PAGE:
Tell me, what if you'd never sold a stock?

Would you have more money now, or less? I set out to answer that question myself this morning, and to back it up with some hard data. I chickened out.

I knew the answer. If I had never sold a single share of stock, I would be ... richer than I am today. How much richer? Much richer. I can't give you a precise figure, because I knew that once I saw it for myself, I would scream.

It gets worse and worse
I bought Yahoo! (NASDAQ:YHOO) on a tip back in January 1997. I dumped it a few months later for a quick double. OK, that's not exactly true. In fact, it's a lie. But the point is I could have, and it illustrates my point.

"I sold Yahoo! back in 1997" is one of the most sickening things you'll ever have to admit to another investor. After all, since that first double, Yahoo! has doubled again ... many, many times.

I didn't flip the Google (NASDAQ:GOOG) IPO for a quick double, either. But I know a little how that feels. Pull up a long-term chart for medical-waste handler Stericycle (NASDAQ:SRCL). You'll see a steady ramp upward, connecting $2 to ... the top of the freakin' world. (OK, only to around $60, but still.)

You guessed it. I bought Stericycle for a few bucks in 1997 and sold it for around $10 the next year. Now, it's somewhere in the high-$50s. That, my friend, is what I call the most painful double of my career.

"So what did you do with the cash?"
I probably bought another stock, but do you think it did as well as Stericycle? Fat chance. I know I didn't have a better stock in mind when I dumped it. I don't recall buying a house or even furniture, either. (You'll see how this is relevant, believe it or not.)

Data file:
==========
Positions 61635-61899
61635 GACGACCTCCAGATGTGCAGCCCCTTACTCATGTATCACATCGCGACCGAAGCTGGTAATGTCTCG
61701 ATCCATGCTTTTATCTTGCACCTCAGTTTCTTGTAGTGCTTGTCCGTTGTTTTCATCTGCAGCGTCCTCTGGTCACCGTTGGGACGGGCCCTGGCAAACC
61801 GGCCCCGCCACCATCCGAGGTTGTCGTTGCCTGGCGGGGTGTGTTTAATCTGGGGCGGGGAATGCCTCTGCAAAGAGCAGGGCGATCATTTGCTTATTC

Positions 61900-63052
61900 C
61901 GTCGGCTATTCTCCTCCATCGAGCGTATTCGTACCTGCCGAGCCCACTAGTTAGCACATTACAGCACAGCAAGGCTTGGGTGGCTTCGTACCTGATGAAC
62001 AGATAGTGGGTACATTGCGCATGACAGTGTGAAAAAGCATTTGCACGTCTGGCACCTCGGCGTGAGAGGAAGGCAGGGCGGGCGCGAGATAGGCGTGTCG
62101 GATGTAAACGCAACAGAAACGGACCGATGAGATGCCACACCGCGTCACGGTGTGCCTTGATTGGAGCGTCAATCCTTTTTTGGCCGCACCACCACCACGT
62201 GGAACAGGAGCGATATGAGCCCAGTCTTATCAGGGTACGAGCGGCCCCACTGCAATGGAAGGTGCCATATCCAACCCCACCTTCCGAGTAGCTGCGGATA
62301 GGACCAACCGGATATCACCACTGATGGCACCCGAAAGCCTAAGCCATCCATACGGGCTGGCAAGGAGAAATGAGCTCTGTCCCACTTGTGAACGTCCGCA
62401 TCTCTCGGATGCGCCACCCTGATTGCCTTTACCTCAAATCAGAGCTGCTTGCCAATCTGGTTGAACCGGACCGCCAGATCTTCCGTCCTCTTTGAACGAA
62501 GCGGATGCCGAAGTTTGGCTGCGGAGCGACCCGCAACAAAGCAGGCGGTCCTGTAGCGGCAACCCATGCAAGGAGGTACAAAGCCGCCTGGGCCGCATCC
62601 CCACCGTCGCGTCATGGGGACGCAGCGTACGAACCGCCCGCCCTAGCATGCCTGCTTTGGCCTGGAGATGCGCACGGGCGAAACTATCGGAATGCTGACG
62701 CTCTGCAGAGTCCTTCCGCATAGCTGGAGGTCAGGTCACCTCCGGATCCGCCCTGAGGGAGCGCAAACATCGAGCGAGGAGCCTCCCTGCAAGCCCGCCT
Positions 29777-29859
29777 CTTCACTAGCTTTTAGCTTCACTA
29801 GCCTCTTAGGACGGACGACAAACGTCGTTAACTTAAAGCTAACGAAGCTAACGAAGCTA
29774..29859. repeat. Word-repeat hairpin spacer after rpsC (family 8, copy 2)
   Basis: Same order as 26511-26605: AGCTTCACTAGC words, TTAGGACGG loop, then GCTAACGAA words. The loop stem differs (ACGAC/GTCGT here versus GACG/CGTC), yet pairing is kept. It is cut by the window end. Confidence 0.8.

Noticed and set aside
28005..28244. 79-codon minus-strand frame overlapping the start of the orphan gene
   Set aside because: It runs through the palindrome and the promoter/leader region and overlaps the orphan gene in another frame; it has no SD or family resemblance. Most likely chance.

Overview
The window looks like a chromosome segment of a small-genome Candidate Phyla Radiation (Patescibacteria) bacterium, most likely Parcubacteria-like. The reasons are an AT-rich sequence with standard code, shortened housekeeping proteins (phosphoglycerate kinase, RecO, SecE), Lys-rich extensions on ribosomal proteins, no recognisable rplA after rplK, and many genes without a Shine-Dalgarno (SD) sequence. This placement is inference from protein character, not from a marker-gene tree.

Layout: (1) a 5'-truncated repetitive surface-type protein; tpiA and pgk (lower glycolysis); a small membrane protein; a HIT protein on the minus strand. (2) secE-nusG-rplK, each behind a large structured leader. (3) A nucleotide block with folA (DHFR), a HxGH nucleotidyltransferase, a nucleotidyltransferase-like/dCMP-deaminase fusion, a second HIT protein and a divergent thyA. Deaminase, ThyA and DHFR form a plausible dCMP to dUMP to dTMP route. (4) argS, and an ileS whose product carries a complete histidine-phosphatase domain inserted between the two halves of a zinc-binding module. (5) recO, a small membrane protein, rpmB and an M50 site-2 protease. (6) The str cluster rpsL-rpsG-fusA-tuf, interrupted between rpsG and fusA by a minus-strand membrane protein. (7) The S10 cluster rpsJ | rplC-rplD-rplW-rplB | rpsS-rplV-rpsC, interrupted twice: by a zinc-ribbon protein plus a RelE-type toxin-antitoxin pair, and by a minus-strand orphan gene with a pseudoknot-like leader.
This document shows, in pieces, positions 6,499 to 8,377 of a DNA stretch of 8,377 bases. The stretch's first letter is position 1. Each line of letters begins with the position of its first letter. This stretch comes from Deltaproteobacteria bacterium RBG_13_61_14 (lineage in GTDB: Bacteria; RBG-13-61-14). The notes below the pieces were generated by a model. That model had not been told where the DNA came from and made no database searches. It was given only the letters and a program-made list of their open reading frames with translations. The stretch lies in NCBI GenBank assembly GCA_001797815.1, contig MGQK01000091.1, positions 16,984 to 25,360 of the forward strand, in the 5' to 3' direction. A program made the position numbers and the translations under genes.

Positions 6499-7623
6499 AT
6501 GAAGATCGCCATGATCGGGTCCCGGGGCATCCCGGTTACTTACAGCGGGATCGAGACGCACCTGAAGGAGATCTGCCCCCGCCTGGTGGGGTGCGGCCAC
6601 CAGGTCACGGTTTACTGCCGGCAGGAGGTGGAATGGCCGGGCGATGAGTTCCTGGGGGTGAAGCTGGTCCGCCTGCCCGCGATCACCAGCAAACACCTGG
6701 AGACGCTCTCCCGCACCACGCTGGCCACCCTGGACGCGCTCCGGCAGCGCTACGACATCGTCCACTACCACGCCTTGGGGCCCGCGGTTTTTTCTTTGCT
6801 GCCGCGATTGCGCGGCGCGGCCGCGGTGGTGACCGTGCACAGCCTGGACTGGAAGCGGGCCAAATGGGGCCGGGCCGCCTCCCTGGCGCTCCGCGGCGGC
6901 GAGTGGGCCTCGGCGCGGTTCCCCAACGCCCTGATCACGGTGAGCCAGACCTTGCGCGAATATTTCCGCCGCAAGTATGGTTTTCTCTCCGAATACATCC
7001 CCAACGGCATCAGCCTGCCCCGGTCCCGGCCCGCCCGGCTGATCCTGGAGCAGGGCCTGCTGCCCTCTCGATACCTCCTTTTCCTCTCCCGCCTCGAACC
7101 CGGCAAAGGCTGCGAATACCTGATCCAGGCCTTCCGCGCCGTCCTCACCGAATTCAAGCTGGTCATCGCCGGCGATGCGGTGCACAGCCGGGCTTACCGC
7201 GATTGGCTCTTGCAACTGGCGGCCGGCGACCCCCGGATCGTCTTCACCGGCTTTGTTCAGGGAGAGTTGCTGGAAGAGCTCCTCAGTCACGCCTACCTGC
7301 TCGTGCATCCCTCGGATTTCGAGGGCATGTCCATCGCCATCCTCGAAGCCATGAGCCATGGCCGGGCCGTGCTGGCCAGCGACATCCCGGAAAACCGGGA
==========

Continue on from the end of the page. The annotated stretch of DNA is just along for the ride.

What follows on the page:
No, I sold my meal ticket to book a nice gain. But what did I really "book"? Zip. You never do, unless you pull that money straight out of the market, which is not something you should consider now, especially if you're in your prime investing years.

That's right. Tempting as it is, I don't think you should try to time the market. A lot of folks claim to do it -- and a few actually seem to pull it off -- but not me. In fact, you might want to brace yourself, because I'm going to go one giant step further than that.

I barely believe in valuation
At least, not when it comes to selling. Sometimes a stock gets so cheap you have to buy it. Here at the Fool, folks got downright giddy when Apple (NASDAQ:AAPL) and later Corning (NYSE:GLW) plunged to the single digits in early 2003. Nice call.

Now, our value guys are salivating over the mega caps. My favorite value hound, Admiral Philip Durell, has been eyeballing Sprint (NYSE:S) for months now. And the legendary Bill Miller picked Microsoft and Dell (NASDAQ:DELL) among his favorites for 2007. I guess the clock is ticking on that one.

Either way, valuation is well and good if you've got money to put to work, but the math gets dicey when it comes to selling -- especially growth stocks, and especially big winners.

The fact is, I've met some great stock pickers in my day, but not many great sellers. Come to think of it, I've never met a great seller.